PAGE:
Miyuka Kimoto steadied herself as Louisville’s Rhea Verma played a weak forehand shot. Eager to pounce at the opportunity, Kimoto confidently planted her right foot into the ground and angled her body enough for a slice shot. However, Kimoto’s return flew out of bounds. The freshman bowed her head as Verma celebrated.
“Take your time. Don’t rush. Take your time,” head coach Younes Limam yelled. He had been pacing back and forth along Kimoto’s sideline for a while, encouraging the player to regain the ground she had lost after dropping the first set 6-2.
Although Kimoto got off to a sluggish start, she and Verma spent the next two sets playing lengthy rallies with precise hitting. Though Kimoto narrowly won the second set to force a third, her relentless play at the net proved to be too much for her opponent as she triumphed over Verma in the final set to win 2-6, 7-6 and 6-3.
“We showed a lot of grit. We showed a lot of focus and a lot of passion, and it’s great to come out on top today,” Limam said.
Limam said he was pleased with Syracuse’s start in the doubles competition. Freshman Shiori Ito and senior Sofya Treshcheva led the way in the No. 1 doubles matchup as the pair gave the Orange their first doubles win in their last five outings.
Since Limam first partnered Kimoto and Polina Kozyreva together during the latter stages of the preseason, their contrasting playstyles have paid dividends. While Kozyreva commands the backcourt, returning powerful shots with timely backhand and forehand strokes, Kimoto dominates play at the net with her fast volleys.
The duo quickly followed Ito and Treshcheva’s comfortable victory, dismantling Louisville’s Andrea Di Palma and Tatiana Simova 6-2 in the No. 2 doubles matchup to give Syracuse the doubles point.
Kimoto’s success continued as her impressive play in the No. 2 singles match clinched the fourth and final point for the Orange in their 4-3 victory over the Cardinals. The win kept Louisville at bay from demoting Syracuse to the bottom of the league standings.
This was the second dual in ACC play so far this season where Kimoto, despite her young age, had clinched victory. The first came against Clemson when Syracuse won 4-0.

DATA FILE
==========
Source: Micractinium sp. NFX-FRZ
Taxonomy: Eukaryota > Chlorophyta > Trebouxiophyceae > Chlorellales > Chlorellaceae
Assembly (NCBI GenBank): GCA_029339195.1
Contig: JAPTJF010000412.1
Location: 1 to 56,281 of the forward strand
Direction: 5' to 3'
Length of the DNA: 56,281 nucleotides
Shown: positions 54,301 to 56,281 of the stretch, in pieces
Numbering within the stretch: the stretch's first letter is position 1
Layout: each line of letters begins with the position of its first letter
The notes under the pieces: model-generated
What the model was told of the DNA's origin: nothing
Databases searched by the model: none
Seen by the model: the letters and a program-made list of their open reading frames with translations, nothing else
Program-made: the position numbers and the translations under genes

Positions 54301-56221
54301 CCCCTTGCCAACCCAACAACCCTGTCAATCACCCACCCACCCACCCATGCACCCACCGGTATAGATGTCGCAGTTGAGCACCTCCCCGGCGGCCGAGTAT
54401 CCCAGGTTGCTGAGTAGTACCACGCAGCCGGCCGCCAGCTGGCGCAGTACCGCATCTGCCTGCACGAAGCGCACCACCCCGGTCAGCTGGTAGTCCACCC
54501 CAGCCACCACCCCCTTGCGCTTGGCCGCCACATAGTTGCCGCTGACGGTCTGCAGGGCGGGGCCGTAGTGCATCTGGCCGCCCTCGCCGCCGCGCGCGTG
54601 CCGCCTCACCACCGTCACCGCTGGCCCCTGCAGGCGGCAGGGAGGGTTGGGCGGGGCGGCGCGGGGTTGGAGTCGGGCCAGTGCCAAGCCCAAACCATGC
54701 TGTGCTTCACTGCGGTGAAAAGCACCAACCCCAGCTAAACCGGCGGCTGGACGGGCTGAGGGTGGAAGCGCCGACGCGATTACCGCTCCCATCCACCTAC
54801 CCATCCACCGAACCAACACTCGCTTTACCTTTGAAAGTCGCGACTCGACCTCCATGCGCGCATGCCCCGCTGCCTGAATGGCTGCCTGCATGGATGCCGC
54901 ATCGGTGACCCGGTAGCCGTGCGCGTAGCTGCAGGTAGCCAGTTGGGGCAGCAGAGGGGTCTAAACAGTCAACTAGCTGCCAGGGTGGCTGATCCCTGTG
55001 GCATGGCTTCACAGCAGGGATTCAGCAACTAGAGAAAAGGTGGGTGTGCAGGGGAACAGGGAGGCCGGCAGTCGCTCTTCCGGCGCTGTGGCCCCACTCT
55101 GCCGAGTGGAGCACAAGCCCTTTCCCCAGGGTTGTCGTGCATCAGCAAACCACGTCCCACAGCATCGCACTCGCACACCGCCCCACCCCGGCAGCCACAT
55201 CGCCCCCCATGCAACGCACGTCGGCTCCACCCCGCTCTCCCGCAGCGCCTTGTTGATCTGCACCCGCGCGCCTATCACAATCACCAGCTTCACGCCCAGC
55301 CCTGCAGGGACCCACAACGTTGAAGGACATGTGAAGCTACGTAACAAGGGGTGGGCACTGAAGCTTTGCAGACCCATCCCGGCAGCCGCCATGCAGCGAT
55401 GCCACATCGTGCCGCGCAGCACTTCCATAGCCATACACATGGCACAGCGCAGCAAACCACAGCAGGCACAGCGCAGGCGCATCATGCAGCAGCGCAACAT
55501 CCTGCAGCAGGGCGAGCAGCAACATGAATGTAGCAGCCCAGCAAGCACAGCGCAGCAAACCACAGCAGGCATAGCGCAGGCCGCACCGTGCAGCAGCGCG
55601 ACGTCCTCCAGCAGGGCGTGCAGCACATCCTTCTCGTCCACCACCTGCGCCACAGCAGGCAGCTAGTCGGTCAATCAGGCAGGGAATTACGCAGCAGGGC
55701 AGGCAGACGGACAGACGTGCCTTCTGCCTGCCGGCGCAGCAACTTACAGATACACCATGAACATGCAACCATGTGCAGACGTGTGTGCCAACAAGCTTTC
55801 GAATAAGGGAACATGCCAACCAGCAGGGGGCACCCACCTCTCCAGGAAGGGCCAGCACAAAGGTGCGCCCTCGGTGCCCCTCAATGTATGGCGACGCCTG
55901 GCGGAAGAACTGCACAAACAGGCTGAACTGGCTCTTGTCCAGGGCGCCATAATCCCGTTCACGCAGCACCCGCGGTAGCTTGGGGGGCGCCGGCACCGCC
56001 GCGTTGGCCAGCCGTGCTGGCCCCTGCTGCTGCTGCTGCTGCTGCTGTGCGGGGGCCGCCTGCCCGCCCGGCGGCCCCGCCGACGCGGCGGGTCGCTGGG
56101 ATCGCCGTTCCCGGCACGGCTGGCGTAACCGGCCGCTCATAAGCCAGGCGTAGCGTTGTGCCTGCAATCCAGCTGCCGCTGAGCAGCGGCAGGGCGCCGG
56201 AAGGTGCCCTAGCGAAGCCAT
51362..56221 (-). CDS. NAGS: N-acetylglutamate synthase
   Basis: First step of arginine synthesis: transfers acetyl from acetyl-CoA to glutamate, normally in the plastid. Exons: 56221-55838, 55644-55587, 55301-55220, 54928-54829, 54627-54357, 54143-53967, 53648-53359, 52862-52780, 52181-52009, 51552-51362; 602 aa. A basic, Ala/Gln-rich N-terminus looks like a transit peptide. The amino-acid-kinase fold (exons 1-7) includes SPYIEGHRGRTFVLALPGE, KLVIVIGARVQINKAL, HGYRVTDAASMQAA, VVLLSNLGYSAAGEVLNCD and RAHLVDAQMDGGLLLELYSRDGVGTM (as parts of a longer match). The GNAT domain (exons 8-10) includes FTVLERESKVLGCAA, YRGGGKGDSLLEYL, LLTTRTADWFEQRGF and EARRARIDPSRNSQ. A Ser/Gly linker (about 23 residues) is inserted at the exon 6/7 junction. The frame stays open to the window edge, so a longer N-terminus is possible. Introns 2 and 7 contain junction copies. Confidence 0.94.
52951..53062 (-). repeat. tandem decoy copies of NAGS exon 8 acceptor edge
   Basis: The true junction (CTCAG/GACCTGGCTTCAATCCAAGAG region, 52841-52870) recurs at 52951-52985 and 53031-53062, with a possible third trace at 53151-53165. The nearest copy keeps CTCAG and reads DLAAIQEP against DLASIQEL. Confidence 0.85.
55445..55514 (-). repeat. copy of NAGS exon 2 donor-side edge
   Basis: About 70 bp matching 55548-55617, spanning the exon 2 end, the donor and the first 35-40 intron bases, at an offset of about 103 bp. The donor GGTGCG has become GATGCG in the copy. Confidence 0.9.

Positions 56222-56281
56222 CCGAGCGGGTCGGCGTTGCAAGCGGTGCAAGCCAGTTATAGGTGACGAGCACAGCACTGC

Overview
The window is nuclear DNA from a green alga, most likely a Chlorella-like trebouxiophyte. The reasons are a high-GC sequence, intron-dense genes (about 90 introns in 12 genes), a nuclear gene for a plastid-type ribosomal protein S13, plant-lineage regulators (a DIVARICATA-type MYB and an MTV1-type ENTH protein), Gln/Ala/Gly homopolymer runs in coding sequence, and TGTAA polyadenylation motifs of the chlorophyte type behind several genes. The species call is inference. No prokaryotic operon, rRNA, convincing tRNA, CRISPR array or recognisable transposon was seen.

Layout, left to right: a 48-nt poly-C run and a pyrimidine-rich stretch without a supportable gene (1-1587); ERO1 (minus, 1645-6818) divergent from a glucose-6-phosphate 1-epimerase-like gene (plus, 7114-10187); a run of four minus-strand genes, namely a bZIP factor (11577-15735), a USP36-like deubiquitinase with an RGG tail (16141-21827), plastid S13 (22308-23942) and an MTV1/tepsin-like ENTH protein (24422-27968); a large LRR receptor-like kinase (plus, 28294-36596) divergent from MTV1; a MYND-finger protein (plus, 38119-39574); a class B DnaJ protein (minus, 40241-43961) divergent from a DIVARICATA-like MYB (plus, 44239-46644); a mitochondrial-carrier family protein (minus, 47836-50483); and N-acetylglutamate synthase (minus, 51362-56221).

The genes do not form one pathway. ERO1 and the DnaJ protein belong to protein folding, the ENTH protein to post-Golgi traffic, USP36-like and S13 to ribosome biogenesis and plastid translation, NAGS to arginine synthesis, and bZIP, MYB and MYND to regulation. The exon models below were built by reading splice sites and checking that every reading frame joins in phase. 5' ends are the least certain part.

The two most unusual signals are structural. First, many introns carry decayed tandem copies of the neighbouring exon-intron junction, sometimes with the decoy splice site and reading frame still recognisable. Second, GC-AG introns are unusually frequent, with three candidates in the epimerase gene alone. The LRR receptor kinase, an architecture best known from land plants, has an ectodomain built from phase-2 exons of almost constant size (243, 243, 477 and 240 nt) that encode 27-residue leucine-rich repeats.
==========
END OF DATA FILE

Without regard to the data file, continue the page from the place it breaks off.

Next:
The showdown against the Tigers was full of technical difficulties which forced an hour-long stoppage and resulted in three unfinished matches due to time constraints. However, none of this seemed to faze Kimoto. Her heroics in the third and deciding set against Clemson’s Eleni Louka secured Syracuse’s first league win of the spring.
But against Louisville, Kimoto didn’t play up to her standards for much of her match, with most lost points occurring due to unforced errors. There were a number of times throughout the match where she would send certain shots wide right, over the baseline or straight into the net. Even though her opponent peppered her with a flurry of powerful shots, the battle for Kimoto wasn’t her inability to get to the ball, but rather figuring out the right amount of power to return it with.
After the first set, Kimoto was visibly frustrated with her performance. Besides Ito, every SU player had lost their opening sets, and Trescheva forfeited her singles competition due to injury.
However, as Kimoto’s second set started up, Limam stayed in her corner, coaxing her during the breaks between every game in an attempt to calm Kimoto’s nerves. Since the start of the season and time after time during ACC play, Limam has been adamant that the best version of Kimoto is a collected one.
“It’s a learning process,” Limam said. “She’s experienced situations where she plays fast when things are not going her way. We planned to maximize our rest time between each game when things weren’t going our way, and she did a tremendous job with that.”
When things were going Kimoto’s way, the freshman used a wide variety of techniques with slices, drop shots and backhands. In the final point of the match, Kimoto ended a long rally by delivering a strong knockout hit, forcing a fragile return from Verma that hit the net.
“The biggest thing that we want from her and expect from her is consistency,” Limam said. “She needs to build the mindset of taking each point one by one, and if the match is not going her way, she needs to find a way to slow things down and dig in deep.”
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